There’s still about an hour to go. A minimum of 52 balls are to be bowled. Ajaz Patel strides out to the middle. He has to contend the pitch, the fading light and two of India’s, perhaps the world’s, best spinners in Ravichandran Ashwin and Ravindra Jadeja.
A young Rachin Ravindra, on debut, is at the other end. He is one to make good first impressions; after all, he shone with the bat with a 70 batting at number four on his First Class debut. Yes, he is a batter who can bowl, but batted at seven and eight in the Kanpur Test.
Patel and Ravindra, both players with roots in India, block, leave and prod their way for the next forty-odd minutes. They seem confident. Ravindra is obsessed with cricket. They say Patel is in many ways, former Sri Lankan spinner, Rangana Herath, who has his best Test batting average against India.
Together, they are happy to play out maidens, almost unbothered by the crowd in whites - seven of them. An edge for four? Take it with a smile. A play and a miss? Shake it off and deal with the next ball.
The light is fading all along. Ashwin, Jadeja and Axar rush through the overs quickly. After every over, the umpires have the light-meters out - much to the delight of the tourists and to the dismay of the hosts. But every time it is bright enough to continue.
Captain Ajinkya Rahane shuffles the spinners in no certain pattern. He wants a wicket, India wants a wicket.
Ten minutes are left before the last mandatory over begins. Jadeja finishes three balls quickly. Changes the angle and bowls one. Goes back again to over the wicket.
Rahane runs to Jadeja, pausing the game. A small chat. Men around the bat. Crowd behind the hosts. Chirps, hoots.
And then Jadeja darts one. Patel, the New Zealand one, calmly defends. Survivs. Just like Test cricket.
Eight minutes to go. But light-meter says, good night. Rahane isn’t too happy. Ravindra and Patel are already on the move. Handshakes all around.
Prodding and defending their way, Patel and Ravindra ensure New Zealand and India head to Mumbai even stevens. 0-0. All to play for.
New Zealand began the day strongly. With night-watcher Will Somerville for company, Tom Latham added 79 for the second wicket. More importantly, the pair ensured the tourists end the first session wicketless.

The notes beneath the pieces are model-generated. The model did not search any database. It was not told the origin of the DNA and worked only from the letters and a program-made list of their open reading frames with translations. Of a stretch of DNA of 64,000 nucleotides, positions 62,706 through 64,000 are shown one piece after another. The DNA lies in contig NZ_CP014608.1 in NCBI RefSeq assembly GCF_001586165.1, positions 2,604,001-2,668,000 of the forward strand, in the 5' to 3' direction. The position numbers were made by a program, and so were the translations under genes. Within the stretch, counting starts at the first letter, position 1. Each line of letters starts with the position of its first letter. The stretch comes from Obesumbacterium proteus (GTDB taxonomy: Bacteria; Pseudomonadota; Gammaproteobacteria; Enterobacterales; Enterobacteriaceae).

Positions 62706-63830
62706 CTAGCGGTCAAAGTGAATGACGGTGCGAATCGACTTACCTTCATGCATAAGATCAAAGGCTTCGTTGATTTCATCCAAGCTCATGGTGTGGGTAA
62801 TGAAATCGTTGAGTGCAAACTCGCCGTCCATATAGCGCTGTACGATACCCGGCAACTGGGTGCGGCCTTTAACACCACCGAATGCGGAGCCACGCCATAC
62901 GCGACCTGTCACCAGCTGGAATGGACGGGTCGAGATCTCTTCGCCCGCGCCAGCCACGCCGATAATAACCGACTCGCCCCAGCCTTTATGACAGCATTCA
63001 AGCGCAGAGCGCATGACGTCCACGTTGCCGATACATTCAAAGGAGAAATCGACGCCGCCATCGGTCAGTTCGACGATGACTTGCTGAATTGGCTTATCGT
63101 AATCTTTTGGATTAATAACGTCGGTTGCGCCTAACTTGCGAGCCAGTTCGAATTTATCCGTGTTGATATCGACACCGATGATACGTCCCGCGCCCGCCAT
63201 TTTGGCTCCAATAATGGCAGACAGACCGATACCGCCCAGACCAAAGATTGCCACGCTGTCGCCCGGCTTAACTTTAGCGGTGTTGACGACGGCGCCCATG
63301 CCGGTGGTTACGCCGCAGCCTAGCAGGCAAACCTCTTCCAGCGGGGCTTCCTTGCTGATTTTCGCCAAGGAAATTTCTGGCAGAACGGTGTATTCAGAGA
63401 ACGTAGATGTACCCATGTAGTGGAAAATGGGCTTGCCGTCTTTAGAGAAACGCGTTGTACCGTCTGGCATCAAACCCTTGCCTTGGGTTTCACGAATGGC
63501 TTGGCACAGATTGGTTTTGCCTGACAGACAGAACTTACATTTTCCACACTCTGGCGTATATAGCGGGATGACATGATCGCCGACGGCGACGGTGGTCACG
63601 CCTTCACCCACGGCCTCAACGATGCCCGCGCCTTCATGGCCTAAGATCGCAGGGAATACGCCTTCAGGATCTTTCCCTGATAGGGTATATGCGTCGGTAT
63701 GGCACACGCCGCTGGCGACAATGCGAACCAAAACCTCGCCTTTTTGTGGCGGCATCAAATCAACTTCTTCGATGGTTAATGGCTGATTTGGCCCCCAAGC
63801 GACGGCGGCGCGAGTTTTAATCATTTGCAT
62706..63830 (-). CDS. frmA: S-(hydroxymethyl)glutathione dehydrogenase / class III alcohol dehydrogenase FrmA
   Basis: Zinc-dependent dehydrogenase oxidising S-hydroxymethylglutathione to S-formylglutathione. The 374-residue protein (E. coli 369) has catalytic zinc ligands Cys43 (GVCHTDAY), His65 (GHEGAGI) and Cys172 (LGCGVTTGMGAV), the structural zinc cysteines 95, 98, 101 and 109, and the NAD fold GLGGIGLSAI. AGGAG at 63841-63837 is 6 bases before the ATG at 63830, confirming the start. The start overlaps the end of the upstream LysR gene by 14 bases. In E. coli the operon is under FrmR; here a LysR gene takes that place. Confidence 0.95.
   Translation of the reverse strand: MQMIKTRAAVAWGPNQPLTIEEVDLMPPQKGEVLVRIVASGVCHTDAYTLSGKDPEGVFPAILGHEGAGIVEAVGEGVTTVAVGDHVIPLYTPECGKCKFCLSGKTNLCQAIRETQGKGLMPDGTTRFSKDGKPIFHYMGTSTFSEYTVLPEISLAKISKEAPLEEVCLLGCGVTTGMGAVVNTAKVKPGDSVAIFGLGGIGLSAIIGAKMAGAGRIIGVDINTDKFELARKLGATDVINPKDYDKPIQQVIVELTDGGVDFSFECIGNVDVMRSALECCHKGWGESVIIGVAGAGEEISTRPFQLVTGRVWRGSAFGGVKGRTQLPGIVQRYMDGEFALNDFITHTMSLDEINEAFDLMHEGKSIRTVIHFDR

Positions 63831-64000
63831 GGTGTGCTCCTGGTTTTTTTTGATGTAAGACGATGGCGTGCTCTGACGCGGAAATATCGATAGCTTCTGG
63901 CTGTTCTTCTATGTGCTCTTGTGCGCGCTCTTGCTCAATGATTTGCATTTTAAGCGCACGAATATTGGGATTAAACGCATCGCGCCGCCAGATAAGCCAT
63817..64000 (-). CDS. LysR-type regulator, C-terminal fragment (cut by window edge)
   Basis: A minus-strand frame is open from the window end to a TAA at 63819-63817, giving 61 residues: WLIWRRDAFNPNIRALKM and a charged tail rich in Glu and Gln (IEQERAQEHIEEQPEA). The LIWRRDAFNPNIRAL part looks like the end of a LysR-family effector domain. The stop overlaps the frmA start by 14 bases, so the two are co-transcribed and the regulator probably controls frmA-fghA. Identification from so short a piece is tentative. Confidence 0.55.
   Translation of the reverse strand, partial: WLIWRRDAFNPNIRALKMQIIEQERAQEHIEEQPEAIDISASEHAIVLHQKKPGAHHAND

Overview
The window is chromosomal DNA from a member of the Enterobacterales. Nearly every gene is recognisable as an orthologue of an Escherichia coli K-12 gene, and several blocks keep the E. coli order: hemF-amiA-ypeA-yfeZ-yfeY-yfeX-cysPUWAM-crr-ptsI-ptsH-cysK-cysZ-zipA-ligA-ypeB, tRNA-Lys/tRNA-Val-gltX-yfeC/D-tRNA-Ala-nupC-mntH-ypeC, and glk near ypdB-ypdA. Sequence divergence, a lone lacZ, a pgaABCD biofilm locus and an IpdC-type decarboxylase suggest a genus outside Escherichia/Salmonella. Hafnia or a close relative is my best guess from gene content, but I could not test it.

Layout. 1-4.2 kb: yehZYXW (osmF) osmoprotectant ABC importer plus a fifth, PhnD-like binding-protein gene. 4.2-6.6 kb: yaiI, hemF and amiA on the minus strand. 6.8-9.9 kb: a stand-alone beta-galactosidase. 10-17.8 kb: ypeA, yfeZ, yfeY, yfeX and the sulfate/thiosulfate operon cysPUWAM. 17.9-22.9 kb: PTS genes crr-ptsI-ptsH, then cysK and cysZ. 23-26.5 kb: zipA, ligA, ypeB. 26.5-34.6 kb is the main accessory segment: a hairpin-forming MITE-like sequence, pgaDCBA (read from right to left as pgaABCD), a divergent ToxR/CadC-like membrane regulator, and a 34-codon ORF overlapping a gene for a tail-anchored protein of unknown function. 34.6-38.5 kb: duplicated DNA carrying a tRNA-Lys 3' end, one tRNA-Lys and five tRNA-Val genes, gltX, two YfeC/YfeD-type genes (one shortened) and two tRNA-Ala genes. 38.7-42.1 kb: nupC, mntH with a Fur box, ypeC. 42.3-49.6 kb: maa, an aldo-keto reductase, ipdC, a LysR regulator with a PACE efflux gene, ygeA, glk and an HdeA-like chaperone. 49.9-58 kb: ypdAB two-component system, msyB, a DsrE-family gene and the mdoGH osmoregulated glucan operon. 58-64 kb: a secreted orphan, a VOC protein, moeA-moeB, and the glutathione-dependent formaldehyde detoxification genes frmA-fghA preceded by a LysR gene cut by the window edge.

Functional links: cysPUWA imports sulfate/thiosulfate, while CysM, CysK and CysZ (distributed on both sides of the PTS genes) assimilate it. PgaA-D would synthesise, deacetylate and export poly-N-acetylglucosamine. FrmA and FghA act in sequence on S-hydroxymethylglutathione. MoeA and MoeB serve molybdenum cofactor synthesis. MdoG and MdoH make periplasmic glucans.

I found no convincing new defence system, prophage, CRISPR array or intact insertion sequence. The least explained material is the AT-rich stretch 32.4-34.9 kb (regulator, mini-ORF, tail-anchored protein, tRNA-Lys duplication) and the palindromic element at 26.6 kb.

Though a pacer was kept on from one end for the first hour, India didn’t use much seam bowling in the middle session. Out of the nine overs of fast bowlers, six were bowled by Umesh Yadav, one of which resulted in Somerville’s wicket. Ishant Sharma couldn’t trouble the batters much.
Both of them were absent from the bowling crease in the final session. India could have perhaps given Yadav a go. But the spinners were ensuring the over-rate remained high; the more the overs bowled, the more deliveries to dismiss the Kiwi batters.
The post-Lunch session saw New Zealand budge. Somerville couldn’t resist a pull. Latham couldn’t resist a cross-batted push away from the body outside off. Ross Taylor couldn’t counter Jadeja’s arm ball.
125 for four. 159 to win, six wickets in hand. A session to go.
Axar Patel doesn’t turn the ball a great deal but bagged a fifer in the first dig. He began the last session with Henry Nicholls’ dismissal. Soon Jadeja deceived Kane Williamson in the air, forcing him play the wrong line, and had him LBW. Surely the final nail. Four more wickets to go.
But then came the resistance. Tom Blundell, on his first tour to India, was first noticed in limited overs cricket for his aggressive batting. But it was time to buckle down and rein himself in. He had played 94 balls for his 13 in the first innings. Along with Ravindra, he kept whatever the Indians had to throw at them, at bay. Until bad luck struck. Blundell tried to work an Ashwin delivery round the corner but the ball bounced off the crack in the batting crease and dislodged the right bail.
A wicket after 55 balls for India. Ashwin and Jadeja, with Axar’s help, should run through the rest of the line-up now.
Kyle Jamieson faced 30 off the next 46 balls. He is no mug with the bat. One of the finer points that might have helped him edge Neil Wagner out of the XI, would have been his batting. But Jadeja’s quicker arm ball escape none. The tall Jamieson’s back pad came in the way of the ball and the stumps. Out, LBW.
Among active Test cricketers, Tim Southee is the leading six-hitter. That is not his only skill with the bat, though. He has five fifties to show in the format. He hit a four in his stay in the middle. But a sharp turner from Jadeja missed his defensive prod and had him plumb.
Apart from the overs, time was of essence. So, Southee opted for the DRS and was yet again given marching orders.
India didn’t bowl all that bad. Perhaps Rahane could have had more attacking fields in the final hour, given the Black Caps had shut shop. But four of the last five pairs for New Zealand batted at least 30 balls. Two of them over 50 balls. Having done so, the tourists didn’t deserve to be on the losing side.
It was the first one-wicket drawn Test since Sri Lanka staved defeat in England at Lord’s in 2014. No mean achievement for the ‘perennial underdogs’.